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Opinion CX Execution

Amazon 'Gets It' When It Come To Customer Centric Pricing

Amazon is finally talking about raising the price of Prime — its combo loyalty and membership program.

A lot has been written about Prime and how it has grown to include a ‘Netflix’ style streaming service and other features. Now the big debate is about how it should proceed with its pricing plan in the face of higher shipping costs (primarily driven by fuel prices).

A deeper strategy

We’re not inside Amazon, but we’’ll can speculate about their strategy / thinking as knowledgeable observers and customers ourselves.

The thing that you’ll notice about deeply customer centric companies is that their approach transcends tactical moves to also include more broad and far reach strategic initiatives to build / extend the alignment with the customer.

Amazon is no exception (and is in fact a leader) in that approach. A lot of what they do seems to not only be related to selling specific products but creating an internal culture focused on customer experience.

A Big Question: What Do You Want to Be To Your Customers?

It’s fairly clear that Amazon wants to be the ‘go to place’ where people look at and order products. Dig a little deeper and it gets more interesting.

Their ideal scenario with a customer is that every a customer sees a specific product or a even product type, they immediately use Amazon to scope out the options, the pricing and the availability.

A lot of what Amazon does points to this strategy. They show used versions sold by third parties right next to their new version (presumably the new version holds higher margin for them but their highest goal is to be the ‘go-to’ place. They have a new feature for smartphones called ‘Flow’ which allow a customer to take a picture of anything and Amazon will identify it and put buying options in front of them.

Shipping is a ‘friction point’

If you talk to UX guys, reducing friction is a big factor in their efforts. Anything that kills the momentum of a customer buying journey is a focal point for UX designers. But there’s not a lot a designer can do about variable (and sometimes shocking) shipping costs and delivery times. It stops the momentum of an almost certain completed sale.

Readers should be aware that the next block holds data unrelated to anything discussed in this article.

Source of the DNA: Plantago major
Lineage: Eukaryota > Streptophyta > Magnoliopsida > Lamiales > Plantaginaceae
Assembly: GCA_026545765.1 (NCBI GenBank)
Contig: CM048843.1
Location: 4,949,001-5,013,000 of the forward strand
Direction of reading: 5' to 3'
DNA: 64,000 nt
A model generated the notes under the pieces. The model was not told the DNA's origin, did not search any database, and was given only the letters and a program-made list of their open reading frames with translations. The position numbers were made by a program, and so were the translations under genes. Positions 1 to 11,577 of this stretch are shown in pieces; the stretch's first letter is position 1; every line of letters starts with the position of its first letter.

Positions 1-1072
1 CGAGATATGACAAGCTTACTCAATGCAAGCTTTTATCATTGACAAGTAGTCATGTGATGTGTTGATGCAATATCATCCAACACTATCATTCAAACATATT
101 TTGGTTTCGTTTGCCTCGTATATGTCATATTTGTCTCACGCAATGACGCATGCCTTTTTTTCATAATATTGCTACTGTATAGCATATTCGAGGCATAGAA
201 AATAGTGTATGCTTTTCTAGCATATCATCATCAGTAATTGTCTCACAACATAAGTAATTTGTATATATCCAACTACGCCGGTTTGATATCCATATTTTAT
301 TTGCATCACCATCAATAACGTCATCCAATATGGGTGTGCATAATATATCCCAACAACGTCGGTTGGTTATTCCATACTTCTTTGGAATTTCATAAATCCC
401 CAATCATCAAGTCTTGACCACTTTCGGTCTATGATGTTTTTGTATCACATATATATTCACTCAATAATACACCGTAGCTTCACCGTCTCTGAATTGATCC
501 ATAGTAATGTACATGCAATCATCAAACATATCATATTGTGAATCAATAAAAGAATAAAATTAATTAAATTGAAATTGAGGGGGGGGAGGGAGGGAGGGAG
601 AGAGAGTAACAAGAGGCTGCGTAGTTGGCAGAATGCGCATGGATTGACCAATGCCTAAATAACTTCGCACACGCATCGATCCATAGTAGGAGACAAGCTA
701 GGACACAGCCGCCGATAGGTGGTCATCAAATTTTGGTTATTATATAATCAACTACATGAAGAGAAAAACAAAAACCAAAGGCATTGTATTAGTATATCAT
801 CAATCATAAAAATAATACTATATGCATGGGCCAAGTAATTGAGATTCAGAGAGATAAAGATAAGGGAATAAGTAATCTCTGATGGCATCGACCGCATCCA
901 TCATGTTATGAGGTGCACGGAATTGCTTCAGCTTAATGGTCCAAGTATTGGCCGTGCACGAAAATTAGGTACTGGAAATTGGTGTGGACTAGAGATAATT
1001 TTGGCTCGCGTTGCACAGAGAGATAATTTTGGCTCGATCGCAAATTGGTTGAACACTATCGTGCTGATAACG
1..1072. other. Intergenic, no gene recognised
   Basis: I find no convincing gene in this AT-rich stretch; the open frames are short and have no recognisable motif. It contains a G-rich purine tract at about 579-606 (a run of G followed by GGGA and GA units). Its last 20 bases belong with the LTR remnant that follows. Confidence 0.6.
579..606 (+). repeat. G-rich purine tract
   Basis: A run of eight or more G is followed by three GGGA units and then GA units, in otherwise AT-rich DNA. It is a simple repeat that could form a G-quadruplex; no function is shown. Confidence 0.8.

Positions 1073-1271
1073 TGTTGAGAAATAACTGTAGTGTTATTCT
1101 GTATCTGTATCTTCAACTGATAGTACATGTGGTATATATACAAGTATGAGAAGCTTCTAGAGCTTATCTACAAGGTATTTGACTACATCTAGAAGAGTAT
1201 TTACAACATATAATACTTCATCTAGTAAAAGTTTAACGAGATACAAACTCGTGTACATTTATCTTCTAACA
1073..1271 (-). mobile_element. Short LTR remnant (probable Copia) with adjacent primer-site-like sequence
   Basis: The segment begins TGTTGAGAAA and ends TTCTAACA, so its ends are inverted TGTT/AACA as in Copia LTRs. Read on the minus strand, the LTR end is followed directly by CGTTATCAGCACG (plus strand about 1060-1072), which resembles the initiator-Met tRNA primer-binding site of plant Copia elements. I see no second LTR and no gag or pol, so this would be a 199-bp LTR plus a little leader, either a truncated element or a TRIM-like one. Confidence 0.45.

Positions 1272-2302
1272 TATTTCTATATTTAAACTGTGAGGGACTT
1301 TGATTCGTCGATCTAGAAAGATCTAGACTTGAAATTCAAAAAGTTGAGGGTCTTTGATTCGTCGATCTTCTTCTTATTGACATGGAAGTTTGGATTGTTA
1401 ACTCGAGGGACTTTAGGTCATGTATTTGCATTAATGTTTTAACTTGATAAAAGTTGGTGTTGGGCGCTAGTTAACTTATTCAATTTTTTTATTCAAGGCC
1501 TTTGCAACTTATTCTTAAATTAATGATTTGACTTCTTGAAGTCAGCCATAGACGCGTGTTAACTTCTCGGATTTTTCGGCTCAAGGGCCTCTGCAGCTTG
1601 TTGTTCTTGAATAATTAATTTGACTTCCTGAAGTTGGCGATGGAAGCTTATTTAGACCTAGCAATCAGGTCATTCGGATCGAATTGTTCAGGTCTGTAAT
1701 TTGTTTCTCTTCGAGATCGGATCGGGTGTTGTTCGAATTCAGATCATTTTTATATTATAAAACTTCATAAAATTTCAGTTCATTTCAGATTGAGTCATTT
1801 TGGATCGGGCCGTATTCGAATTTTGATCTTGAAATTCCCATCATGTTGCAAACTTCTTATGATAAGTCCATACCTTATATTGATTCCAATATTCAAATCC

Amazon figured out early that shipping cost and timing was a key factor that got in the way of the consistent quick sale to repeat customers. ‘Instant gratification’ wasn’t possible when shipping was a variable. So they figured out a way to attack the problem head on — Prime.

Prime has worked brilliantly for them — it more than doubles the average annual spend by a customer from around $500 to the $1200 range. Once you start to think about how much marketing and customer acquisition costs factor into profits, it’s not hard to see the importance of that figure.

So now the big question — raising the price of Prime

The ‘gurus’ have been interviewed and the customers have been surveyed — and the general consensus is that a price hike above $100 for Prime membership (from the current $79 per year) would be met with significant attrition from the program.

Our take: we doubt it. Sure some customers may protest and even let their Prime membership expire. But a few days without that ‘frictionless’ buying process with the joy of receiving that neat brown cardboard box from Amazon after 48 hours — then watch them come back in droves.

Of course there will be some attrition as there always is with a pricing increase. But we’re just not seeing the catastrophic attrition that others are predicting.

Reasons why even a big price increase won’t put a big dent in Prime:

1. It’s annual and still a ridiculously good deal (especially when you include streaming video)

2. It’s simple — customers will pay for simplicity. Want and item, see its price, buy it, it’s there in 2 days. No variable shipping costs, no decisions about is it worth it to pay for tracking or faster shipping.

Feb 16, 2014 | Original Link

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